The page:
Windows don’t manufacture water!

I’m sure there is a very advanced, scientific answer as to what causes condensation.  However, as it is in most cases involving scientific definitions, I prefer a much simpler route.  In layman’s terms, condensation occurs when moist air comes in contact with a cooler surface.  Condensation can appear as a light coating of water, water droplets or, depending on the air temperature, even as frost or ice.  Condensation happens all around you, but in it’s most obvious state, as a homeowner, you see it quite consistently this time of the year as water forms, collects and drips off some (or all) of your exterior windows. 

Basic 6th grade science class taught us that warmer air will retain more moisture, and that it will always seek out (or move) towards items, or areas that are of a colder temperature.  That same principal can be applied to your windows.  The warm moist air inside the house moves toward the coldest object it can find.  In most cases, that will be the glass portion of a window.  As the warm, moist air comes in contact with the glass, it descends downward until it reaches the coldest part of the window, and it is at that point that you will typically see condensation or water droplets on the glass.  The air movement process is normal and takes the same route in any house, however the differences are basically two separate items that the homeowner has control over…… the temperature of the glass, and the amount of humidity in the air.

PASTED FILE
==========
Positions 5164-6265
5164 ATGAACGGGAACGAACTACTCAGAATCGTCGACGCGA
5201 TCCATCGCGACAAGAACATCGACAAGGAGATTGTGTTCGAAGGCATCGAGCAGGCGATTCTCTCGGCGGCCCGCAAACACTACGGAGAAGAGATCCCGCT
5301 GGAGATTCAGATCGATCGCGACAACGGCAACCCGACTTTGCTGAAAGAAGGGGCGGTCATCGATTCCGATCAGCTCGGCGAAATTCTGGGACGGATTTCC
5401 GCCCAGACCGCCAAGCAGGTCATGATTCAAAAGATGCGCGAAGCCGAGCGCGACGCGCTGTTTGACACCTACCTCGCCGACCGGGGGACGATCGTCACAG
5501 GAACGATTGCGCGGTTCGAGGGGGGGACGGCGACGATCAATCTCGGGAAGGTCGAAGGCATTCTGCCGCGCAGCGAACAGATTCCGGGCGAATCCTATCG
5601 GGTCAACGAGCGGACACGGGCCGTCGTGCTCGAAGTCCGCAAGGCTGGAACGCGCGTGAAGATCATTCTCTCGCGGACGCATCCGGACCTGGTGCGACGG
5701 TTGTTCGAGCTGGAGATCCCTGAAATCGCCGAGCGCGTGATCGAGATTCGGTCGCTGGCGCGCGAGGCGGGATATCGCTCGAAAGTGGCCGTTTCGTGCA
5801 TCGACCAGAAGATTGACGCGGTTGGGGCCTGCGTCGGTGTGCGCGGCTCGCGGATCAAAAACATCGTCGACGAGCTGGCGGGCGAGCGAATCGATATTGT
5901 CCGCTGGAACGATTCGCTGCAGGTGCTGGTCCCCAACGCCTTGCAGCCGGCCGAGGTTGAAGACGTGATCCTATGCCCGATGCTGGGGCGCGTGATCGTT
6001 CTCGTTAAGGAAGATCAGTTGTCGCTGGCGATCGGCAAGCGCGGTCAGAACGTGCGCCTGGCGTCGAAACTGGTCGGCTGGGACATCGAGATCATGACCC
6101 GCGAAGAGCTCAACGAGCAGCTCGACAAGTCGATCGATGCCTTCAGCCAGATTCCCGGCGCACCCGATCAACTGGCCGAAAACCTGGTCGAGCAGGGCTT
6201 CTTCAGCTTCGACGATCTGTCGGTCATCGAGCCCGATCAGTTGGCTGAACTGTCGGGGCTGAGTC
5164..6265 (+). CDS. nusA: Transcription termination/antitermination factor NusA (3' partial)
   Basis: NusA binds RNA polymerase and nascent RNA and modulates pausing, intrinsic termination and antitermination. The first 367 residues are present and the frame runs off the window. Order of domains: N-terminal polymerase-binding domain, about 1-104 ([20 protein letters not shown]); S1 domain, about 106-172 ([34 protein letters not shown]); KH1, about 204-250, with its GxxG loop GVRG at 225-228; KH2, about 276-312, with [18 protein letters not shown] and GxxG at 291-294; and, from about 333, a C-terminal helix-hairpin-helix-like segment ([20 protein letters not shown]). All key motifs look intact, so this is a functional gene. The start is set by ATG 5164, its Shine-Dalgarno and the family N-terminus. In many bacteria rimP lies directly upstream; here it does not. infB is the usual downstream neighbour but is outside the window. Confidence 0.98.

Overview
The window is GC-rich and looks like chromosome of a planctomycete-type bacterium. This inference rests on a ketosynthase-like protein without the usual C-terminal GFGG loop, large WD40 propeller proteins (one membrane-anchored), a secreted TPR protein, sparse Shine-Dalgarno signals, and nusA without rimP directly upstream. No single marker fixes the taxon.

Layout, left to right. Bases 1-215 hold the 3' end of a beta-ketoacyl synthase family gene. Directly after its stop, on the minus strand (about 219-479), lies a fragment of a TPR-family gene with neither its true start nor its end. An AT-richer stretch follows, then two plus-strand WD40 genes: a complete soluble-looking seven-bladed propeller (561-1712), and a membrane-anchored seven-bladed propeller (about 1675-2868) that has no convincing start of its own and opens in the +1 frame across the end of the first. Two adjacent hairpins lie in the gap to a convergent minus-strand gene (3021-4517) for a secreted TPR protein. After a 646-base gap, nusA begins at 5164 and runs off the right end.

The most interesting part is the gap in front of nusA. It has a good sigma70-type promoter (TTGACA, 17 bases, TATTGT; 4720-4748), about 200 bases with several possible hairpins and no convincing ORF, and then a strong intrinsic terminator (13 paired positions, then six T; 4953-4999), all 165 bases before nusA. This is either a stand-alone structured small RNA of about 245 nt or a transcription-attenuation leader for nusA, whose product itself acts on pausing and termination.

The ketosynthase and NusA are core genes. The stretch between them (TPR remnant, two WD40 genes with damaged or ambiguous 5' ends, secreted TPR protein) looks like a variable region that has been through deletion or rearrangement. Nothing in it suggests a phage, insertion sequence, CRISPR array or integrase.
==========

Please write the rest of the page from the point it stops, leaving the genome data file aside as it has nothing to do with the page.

The temperature of the glass can be controlled through the installation of windows that have, at a minimum, a double glazed base.  (This would be two panes of glass separated by a spacer.)  The space between the two panes of glass is very important as it acts as an insulator to the cold outside air.  Additional warmth can be generated by replacing the air in between the panes of glass with a colorless, odorless gas, that since it is heavier than air, is a better insulator.  Lastly, there are also clear coatings that can be placed on the glass to help allow the sunlight to penetrate and help heat the glass.

Controlling the humidity in the air is accomplished through various steps.  If you have a high efficiency furnace the first step should be the installation of an air exchanger.  This simple machine will actually pull the cold dry air from the outside into the house to heat it.  (Remember 6th grade science again.  The colder the air the dryer it is, and thus, the more moisture it can hold.)  Secondly, awareness of your environment is also important.  Do you shower everyday?  Wash an abundance of clothes or dishes?   If so, leave the bathroom vent fan on longer during the day, that will pull the warm, moist air out of the building.

For more information on windows and condensation consider this link to the National Fenestration Rating Council.  http://www.nfrc.org/documents/condensation.pdf

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